segunda-feira, 24 de outubro de 2011
A Toxic Justice
A Toxic Justice
By Ronald W. Nikkel
“A system of morality which is based on relative emotional values
is a mere illusion, a thoroughly vulgar conception
which has nothing sound in it and nothing true.
One who is injured ought not to return the injury,
for on no account can it be right to do an injustice;
and it is not right to return an injury, or to do evil to any man,
however much we have suffered from him.”(Socrates) [i]
In 399 BC, Socrates, the famous Athenian philosopher, stood for trial based on two accusations: "failing to acknowledge the gods that the city acknowledges" and "introducing new deities." On these accusations he was charged with impiety and corrupting the morals of the youth of Athens.[ii] Judged guilty by the majority of votes cast by five hundred jurors, Socrates was sentenced to death by drinking a potion concocted of poison hemlock. As toxic as the potion was that killed Socrates, so was the toxicity of the justice system used by those in power to protect their familiar gods and the social status quo of Athens.
For justice to be served, it must not only seek and uphold that which is true, but it must be administered in such ways and by such means that do not undermine or violate the purpose of justice, or be unjust in addressing a wrong. The purpose of a criminal justice system is simply to deliver equal justice for all - protecting the innocent, assisting victims, and prosecuting offenders in order to create a more peaceful society.
However our delivery of justice typically falls short of that purpose and becomes toxic. A toxic justice is justice done and delivered in such a way that it has the unintended (or intended in some circumstances) consequence of damaging people and the good of society. Toxic justice is evidenced –
When victims are ignored and their pain and loss are overlooked.
When courts and legal systems are tools of political and economic self-interest in the hands of those with money and power.
When the public wants to “lock offenders up and throw away the key,” expecting tough prison sentences to turn criminals into citizens.
When the wrongful actions of addicts are punished while their addictions go untreated.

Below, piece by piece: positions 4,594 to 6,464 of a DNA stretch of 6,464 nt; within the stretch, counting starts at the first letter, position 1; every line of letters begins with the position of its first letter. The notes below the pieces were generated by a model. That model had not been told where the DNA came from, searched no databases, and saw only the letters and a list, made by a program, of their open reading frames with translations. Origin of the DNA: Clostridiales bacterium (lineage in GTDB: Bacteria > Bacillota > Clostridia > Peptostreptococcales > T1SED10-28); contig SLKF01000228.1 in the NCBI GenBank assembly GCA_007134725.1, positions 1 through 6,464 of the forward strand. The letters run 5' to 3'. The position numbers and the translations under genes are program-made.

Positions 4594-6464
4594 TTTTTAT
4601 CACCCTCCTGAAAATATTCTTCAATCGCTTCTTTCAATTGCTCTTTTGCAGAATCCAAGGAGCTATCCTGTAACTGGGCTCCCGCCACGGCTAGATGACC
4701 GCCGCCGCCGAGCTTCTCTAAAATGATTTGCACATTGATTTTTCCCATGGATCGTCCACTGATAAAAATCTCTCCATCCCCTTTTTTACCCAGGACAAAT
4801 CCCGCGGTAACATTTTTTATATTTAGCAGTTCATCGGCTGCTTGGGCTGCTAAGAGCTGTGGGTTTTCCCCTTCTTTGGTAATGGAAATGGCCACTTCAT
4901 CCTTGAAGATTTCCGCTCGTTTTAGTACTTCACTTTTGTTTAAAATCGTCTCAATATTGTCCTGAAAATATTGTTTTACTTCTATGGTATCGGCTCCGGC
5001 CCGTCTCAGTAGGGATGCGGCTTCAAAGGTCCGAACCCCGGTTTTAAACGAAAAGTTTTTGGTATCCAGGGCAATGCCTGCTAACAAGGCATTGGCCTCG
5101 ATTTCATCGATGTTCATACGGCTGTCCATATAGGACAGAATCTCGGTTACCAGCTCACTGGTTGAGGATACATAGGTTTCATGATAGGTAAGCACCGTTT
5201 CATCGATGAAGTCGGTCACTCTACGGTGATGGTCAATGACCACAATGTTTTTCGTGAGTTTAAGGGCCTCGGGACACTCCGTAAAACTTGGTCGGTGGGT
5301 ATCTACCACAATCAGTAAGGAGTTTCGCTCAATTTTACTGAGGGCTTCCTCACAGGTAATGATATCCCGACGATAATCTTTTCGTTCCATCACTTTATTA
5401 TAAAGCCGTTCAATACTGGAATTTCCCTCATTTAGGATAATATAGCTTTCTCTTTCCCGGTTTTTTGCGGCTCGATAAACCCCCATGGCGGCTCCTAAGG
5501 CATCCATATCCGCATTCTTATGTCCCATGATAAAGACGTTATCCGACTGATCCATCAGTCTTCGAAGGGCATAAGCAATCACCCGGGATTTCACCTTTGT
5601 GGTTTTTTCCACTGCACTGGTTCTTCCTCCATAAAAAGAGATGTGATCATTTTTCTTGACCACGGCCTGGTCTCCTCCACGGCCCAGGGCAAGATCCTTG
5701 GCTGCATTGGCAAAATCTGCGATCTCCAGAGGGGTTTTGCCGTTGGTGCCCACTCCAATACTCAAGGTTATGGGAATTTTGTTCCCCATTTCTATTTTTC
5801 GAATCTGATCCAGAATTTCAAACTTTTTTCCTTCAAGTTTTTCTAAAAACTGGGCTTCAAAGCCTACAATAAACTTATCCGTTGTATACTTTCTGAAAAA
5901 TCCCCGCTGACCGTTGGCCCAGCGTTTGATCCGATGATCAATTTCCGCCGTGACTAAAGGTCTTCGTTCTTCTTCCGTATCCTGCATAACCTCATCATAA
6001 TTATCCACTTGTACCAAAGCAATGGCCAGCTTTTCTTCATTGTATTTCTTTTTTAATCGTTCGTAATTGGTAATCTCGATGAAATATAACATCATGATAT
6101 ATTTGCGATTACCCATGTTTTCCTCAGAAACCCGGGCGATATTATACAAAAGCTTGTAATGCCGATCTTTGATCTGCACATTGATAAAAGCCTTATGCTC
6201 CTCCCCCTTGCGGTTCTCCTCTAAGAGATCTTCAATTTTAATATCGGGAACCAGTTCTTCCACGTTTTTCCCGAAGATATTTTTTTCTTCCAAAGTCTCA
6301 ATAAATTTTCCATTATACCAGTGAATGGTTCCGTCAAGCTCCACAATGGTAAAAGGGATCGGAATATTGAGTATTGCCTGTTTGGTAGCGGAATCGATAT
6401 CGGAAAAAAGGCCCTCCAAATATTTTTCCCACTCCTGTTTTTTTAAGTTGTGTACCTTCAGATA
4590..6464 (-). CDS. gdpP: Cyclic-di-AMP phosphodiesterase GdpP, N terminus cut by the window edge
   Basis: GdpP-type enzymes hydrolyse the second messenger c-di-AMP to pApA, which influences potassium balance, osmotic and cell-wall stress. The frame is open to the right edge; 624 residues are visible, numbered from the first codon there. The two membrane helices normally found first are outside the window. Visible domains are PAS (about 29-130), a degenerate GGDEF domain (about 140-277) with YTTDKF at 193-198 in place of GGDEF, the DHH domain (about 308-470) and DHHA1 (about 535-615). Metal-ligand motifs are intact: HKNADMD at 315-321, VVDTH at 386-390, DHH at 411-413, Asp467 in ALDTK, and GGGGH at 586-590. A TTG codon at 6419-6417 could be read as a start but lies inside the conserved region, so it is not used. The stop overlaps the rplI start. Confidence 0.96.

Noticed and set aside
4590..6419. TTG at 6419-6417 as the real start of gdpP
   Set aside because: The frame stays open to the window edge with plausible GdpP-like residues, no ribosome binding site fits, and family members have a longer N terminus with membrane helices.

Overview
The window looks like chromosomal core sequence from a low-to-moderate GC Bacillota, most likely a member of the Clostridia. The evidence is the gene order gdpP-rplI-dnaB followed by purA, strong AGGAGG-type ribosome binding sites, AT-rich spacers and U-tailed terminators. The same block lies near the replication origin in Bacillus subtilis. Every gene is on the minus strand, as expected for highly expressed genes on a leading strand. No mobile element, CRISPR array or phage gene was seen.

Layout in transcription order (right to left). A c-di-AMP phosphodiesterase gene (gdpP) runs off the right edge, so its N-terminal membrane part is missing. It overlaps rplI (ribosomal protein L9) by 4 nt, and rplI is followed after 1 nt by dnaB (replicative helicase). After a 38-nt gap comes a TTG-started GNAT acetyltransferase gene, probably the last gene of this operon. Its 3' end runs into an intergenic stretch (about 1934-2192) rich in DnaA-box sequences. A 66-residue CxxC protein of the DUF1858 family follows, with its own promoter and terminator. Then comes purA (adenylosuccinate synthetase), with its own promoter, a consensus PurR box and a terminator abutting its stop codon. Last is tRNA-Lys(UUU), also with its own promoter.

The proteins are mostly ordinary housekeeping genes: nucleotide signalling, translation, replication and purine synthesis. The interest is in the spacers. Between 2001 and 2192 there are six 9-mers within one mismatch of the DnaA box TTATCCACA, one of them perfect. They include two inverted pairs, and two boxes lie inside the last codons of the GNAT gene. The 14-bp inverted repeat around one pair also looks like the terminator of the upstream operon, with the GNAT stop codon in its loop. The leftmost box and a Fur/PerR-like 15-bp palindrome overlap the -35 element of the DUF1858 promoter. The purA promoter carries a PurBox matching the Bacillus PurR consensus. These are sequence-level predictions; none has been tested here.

When justice that is inordinately delayed, essentially becomes justice denied.
When the outcomes of serving prison sentences are homelessness, unemployment, divorce, poverty, and still more crime (recidivism).
When prosecutors make deals with offenders to bolster their conviction rates.
When police manipulate evidence or take the law into their own hands.
When access to good legal representation is beyond the reach of the poor.
When society’s voyeuristic fascination with crime and violence feeds a culture of fear and revenge.
When imprisonment causes families to fall apart and the children of prisoners are stigmatized – far more likely to be the next generation of offenders.
When you and I, upstanding law-abiding citizens, are quick to judge and so very sceptical and slow to lend a helping hand to men and women coming out of prison.
When we don’t really know what justice looks like, or what we should expect to see when justice is really done.
During visits with thousands of people involved with criminal justice, I have met many who have a vision and passion for justice that makes things right, healing the damage done by crime, and helping offenders take responsibility for their actions. Yet, we live in a world tainted by corruption, greed, and conflict. Our systems of justice are in as much need of reformation as are the offenders we seek to correct. Much of what we accept as justice is actually toxic, and the collateral damage is seen in the broken lives of victims, families of offenders, offenders, and in fearful communities..
It would be naïve to think that any justice system can ever be perfectly just. But, as followers of Jesus we are called not to judgment and revenge but to seek justice that brings reconciliation and peace, healing, and restoration; to work for the good of victims, offenders, their families, and the well being of our communities.
So justice is far from us, and righteousness does not reach us.
We look for light, but all is darkness, for brightness but we walk in deep shadows.
Like the blind we grope along the wall feeling our way like men without eyes.
At midday we stumble as if it were twilight; among the strong, we are like the dead…
Justice is driven back, and righteousness stands at a distance;
truth has tumbled in the streets, honesty cannot enter.
Truth is nowhere to be found, and whoever shuns evil becomes a prey…
The Lord looked and was displeased that there was no justice.
He saw that there was no one, he was appalled that there was no one to intervene….[iii]
[iii] Excerpts from Isaiah 59:9-16
Ronald W. Nikkel, PFI President & CEO
Ron has served as PFI's president since 1982. Widely recognized as an expert on criminal justice issues, Ron has visited more than 1,000 prisons in every region of the world and met with church and political leaders, as well as criminal justice officials.
Ron's new devotional book Radical Love in a Broken World, featuring daily meditations, is now available on Amazon.com as is his previous book Your Journey with Jesus.
To Learn more about Prison Fellowship International, visit www.pfi.org
Mensagem de boas-vindas
"...Quando um voluntário é essencialmente um visitador prisional, saiba ele que o seu papel, por muito pouco que a um olhar desprevenido possa parecer, é susceptível de produzir um efeito apaziguador de grande alcance..."
Dr. José de Sousa Mendes
"... When one is essentially a volunteer prison visitor, he knows that his role, however little that may seem a look unprepared, is likely to produce a far-reaching effect pacificatory ..."
Dr. José de Sousa Mendes
Presidente da FIAR